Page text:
Olga Boznańska’s (1865-1940) education began with private drawing lessons and then she attended the Women’s Courses of Baraniecki in Krakow. As a woman, she could not be a student at the Academy. An important stage of her education was her stay in Munich and visits to European museums, where she was amazed by Velázquez, Monet and Whistler. Her goal was Paris, and it is there that she settled and started a workshop after first successes at exhibitions throughout Europe. She painted landscapes, still lifes, interior scenes and moody portraits, for which she became famous.
The painting depicts a pair of children who have crouched on the stairs. They are dressed in matching red dresses, which children still wore at the time regardless of gender. The child on the lower step has a large straw hat on their head. The small models sit quite stiffly, obediently and quietly. There is something strange and unnatural in this peace, as if it does not go with their age.
Description of the painting:
The scene appears to be ordinary. Two children have perched on the stairs. The choice of location seems to suggest a certain childish freedom, emphasized by a warm color palette. They are dressed in long dresses, which were still worn by small children, regardless of gender, at the turn of the 19th and 20th centuries. They sit quite politely, somewhat stiff, forced to pose for hours. Upon a second glance at the painting, something in the scene starts to become unsettling.
It is hard to determine the expression on the children’s faces, where one can read concentration, tension, contemplation or even bewilderment, and at the same time an absent gaze dictated by weariness. There is a certain stiffness in their silhouettes, an unnatural gravity for this age, and a sadness, elusive until the end and yet present. As if the children already had an adult look. The child cheeks are covered with blushes. Did they emerge on pale faces out of shame, fear, or did the artist capture the moment when, after playing, the children were seated again in their places, to stay for the next hours of posing?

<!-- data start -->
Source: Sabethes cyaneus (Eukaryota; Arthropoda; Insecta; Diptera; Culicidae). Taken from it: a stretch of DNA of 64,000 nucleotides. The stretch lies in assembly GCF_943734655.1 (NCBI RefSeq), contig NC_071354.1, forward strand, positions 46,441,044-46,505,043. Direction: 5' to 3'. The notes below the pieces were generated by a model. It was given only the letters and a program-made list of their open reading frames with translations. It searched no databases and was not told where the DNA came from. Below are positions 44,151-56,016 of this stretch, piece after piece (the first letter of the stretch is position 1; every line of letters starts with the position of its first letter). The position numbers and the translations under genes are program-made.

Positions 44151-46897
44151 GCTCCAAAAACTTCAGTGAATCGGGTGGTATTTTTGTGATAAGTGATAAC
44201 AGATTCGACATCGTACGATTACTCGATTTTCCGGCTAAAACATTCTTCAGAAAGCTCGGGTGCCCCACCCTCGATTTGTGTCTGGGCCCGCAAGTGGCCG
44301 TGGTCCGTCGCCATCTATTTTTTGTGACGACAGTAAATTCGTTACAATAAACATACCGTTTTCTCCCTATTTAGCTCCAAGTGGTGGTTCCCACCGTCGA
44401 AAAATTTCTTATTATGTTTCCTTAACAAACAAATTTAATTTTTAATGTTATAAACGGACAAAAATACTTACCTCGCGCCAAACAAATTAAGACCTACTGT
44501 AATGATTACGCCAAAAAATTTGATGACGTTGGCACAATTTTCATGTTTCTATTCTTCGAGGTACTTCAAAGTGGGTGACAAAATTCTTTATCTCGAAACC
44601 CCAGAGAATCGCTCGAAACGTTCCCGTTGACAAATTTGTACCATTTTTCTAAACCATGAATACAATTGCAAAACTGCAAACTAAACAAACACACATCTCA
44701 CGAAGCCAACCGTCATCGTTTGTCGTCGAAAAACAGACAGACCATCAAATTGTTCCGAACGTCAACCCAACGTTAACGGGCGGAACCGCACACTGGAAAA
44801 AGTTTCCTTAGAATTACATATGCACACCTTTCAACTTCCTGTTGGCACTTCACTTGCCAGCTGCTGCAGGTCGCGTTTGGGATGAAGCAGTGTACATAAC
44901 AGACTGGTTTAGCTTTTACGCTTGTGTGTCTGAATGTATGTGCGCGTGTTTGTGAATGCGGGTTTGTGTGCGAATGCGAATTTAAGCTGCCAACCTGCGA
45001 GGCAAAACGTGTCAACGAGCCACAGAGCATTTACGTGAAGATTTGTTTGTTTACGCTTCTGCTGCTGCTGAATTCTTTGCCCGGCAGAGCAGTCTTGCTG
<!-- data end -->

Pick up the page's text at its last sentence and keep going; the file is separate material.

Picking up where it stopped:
More than the petrified silhouettes and undecipherable expressions of faces, the gestures of hands tell a lot, particularly that of the smaller child. The older one, sitting in the front, neatly places them on their lap, a gesture that was no doubt observed from adults, as folded hands hide feelings. The younger child clasps their fists on their knees, as if struggling to hold back, appearing much less composed than the older companion. It is also hard to determine the gender of the children, due to the lack of obvious attributes or clothes, although it can be guessed that the smaller child is a boy, while the one adorned with a hat is a young lady.
This aforementioned anxiety emanating from the observation of the image stems from the aforementioned contradictions, but also from the impression of separation of the figures in the image. They do not enter into a relationship with the viewer, instead passing him by with their gaze. The matte surface of the image that Boznańska consciously achieved by painting with a dry brush on an unprimed cardboard creates a kind of barrier, an invisible Venetian window, which allows one to look at the children but does not allow for establishing contact with them. They remain in their own world, indifferent, frozen, neither going down the stairs nor going up.